Extracurricular Activities to Build Public Speaking Skills
It’s no secret that extracurricular activities are an important aspect of any high school experience. They allow you to branch outside of your academic interests, pursue your unique passions, and create an outward expression of your values and priorities in a way that will be of utmost importance on your college applications. Simply put, extracurricular activities are an outlet for expressing who you are and what you care about beyond the walls of your classroom.
There is also another advantage to extracurriculars that is less often reflected upon, and that is their ability to build life skills. Usually, we think of extracurriculars as a way that you can pursue the things you’re most interested in and build your profile as a college applicant. It is less often that we think of them as a way in which you can pursue and build the skills that you’ll need to be successful in your future career. Though we think of them in this light less frequently, it is no less a valid reason for pursuing certain activities.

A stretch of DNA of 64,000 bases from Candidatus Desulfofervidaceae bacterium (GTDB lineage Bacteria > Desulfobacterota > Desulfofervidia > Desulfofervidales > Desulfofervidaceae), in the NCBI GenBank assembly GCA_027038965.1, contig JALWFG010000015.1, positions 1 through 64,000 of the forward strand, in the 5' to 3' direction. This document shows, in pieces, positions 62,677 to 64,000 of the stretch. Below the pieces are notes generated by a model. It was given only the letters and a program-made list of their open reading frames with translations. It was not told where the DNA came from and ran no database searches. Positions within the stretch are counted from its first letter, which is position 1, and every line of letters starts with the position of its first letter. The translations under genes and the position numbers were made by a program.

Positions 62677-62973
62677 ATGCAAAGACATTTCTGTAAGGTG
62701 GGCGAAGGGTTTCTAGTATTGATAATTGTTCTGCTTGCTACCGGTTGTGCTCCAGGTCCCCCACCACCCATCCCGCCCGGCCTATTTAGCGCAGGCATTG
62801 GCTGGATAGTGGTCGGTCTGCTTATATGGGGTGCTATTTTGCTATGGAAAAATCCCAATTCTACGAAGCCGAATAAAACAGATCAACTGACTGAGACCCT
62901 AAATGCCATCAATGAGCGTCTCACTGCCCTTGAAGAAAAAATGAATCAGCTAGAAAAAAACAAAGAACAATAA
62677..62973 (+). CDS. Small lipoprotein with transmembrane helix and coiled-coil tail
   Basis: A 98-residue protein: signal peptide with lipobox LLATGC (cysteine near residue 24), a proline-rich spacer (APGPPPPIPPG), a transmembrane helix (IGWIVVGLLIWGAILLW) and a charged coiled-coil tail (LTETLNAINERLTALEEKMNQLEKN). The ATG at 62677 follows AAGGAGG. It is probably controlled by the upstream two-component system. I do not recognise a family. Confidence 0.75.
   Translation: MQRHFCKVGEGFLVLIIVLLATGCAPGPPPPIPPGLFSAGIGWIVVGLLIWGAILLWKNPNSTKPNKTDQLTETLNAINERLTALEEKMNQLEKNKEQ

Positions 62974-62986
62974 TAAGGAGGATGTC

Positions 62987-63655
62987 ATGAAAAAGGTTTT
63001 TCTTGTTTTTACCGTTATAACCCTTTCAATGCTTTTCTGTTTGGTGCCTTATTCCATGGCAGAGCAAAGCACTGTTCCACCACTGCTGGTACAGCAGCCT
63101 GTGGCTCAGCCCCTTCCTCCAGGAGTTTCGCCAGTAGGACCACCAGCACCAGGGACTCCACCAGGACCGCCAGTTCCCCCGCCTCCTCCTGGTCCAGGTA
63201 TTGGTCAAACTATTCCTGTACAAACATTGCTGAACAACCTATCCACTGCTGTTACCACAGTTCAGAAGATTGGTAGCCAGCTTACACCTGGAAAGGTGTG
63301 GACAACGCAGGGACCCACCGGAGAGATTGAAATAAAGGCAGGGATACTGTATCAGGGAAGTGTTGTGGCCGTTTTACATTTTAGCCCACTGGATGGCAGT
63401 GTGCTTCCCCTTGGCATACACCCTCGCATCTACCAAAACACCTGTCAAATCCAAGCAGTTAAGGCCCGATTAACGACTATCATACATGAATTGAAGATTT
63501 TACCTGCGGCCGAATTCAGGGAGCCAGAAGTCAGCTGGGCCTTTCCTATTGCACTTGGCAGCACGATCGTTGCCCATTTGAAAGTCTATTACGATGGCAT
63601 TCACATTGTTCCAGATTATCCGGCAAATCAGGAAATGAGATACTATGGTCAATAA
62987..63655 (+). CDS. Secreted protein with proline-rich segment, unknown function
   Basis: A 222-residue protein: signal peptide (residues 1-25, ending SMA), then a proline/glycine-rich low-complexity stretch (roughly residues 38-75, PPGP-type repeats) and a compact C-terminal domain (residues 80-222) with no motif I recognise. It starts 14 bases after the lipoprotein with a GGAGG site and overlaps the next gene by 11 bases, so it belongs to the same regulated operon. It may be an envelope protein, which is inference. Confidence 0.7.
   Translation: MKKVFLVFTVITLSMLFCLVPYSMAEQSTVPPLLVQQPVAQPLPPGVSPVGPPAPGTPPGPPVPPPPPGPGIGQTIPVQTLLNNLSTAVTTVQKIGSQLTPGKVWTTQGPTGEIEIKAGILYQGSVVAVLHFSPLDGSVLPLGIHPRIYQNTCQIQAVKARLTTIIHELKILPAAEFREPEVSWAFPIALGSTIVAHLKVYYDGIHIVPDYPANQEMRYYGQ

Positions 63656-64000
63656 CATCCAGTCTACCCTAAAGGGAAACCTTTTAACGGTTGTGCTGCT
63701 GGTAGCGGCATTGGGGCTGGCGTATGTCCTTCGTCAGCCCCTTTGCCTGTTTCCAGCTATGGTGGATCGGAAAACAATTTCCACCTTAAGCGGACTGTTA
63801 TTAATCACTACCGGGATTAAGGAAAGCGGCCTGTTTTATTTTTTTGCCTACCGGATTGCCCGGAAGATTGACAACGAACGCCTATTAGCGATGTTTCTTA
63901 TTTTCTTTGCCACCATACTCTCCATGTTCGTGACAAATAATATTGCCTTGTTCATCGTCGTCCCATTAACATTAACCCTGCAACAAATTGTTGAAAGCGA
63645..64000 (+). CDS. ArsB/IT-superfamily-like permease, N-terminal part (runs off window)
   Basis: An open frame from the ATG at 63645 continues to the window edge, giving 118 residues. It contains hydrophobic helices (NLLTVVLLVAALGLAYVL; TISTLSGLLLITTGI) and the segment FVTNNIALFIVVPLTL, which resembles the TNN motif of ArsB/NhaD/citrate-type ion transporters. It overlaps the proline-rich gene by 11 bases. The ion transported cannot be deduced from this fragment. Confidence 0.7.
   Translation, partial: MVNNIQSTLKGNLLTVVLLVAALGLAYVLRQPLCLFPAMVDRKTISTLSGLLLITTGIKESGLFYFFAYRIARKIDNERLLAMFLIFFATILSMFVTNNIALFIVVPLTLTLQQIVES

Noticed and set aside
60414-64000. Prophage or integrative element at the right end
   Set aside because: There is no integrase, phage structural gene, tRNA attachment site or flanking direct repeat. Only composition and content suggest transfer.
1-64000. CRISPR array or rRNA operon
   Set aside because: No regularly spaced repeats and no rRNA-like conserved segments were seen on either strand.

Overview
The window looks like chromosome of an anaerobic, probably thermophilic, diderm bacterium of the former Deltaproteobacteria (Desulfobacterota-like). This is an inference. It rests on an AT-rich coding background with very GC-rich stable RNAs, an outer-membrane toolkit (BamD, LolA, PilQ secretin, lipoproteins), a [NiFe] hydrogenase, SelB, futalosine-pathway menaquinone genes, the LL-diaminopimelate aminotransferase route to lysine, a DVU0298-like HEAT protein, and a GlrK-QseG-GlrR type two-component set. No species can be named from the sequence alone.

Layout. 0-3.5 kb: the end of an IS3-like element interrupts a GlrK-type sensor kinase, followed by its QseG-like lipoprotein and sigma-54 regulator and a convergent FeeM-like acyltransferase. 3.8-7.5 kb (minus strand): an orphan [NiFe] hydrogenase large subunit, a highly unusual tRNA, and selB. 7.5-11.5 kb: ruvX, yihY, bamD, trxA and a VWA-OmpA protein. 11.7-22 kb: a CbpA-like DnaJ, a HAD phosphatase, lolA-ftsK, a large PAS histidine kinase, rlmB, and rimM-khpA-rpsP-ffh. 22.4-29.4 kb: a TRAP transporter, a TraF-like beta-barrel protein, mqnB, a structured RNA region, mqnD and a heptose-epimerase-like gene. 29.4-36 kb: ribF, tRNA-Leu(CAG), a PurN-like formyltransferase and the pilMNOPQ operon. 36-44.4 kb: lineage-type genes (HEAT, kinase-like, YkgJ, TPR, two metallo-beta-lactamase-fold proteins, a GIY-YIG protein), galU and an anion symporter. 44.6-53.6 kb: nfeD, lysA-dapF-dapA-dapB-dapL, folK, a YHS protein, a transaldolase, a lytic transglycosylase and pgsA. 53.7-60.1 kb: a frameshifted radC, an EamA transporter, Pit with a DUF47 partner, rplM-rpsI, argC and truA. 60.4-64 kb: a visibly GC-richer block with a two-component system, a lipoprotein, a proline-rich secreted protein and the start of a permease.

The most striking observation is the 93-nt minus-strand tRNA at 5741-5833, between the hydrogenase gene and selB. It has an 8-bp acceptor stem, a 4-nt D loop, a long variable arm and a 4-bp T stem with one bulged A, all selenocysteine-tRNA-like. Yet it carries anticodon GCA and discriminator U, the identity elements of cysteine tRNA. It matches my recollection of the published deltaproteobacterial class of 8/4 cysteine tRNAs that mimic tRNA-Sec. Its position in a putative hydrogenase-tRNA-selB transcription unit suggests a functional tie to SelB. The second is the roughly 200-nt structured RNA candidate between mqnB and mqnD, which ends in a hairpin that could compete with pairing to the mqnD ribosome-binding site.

For students who are interested in a career that requires public speaking, or who just want to build public speaking skills to use in other contexts, there are many different extracurriculars to choose from. Some build impromptu speaking skills, while others build rehearsed and even dramatic speaking skills. No matter their exact focus, all build confidence and poise in front of an audience. To learn more about extracurriculars that reinforce and build public speaking skills, keep reading.
Why Build Public Speaking Skills?
There are many career paths that involve public speaking, and many more that involved face-to-face communications on a daily basis. Teachers, lawyers, politicians, performers, and managers all rely on strong public speaking skills to do their work. Beyond that, any professional in an office or team setting will be expected to communicate professionally and confidently with those around them.
Furthermore, public speaking skills also build a foundation of broader soft skills, such as confidence, poise, and composure. These skills can be applied to almost any professional setting, including those that don’t necessarily require any public speaking.
Finally, the skills built by public speaking are the same skills used in a college interview. You will need to present a polished, articulate image of who you are and what matters most to you, often after having rehearsed some anticipated prompts. The soft skills that you build in extracurriculars that involve public speaking will easily translate to the college interview.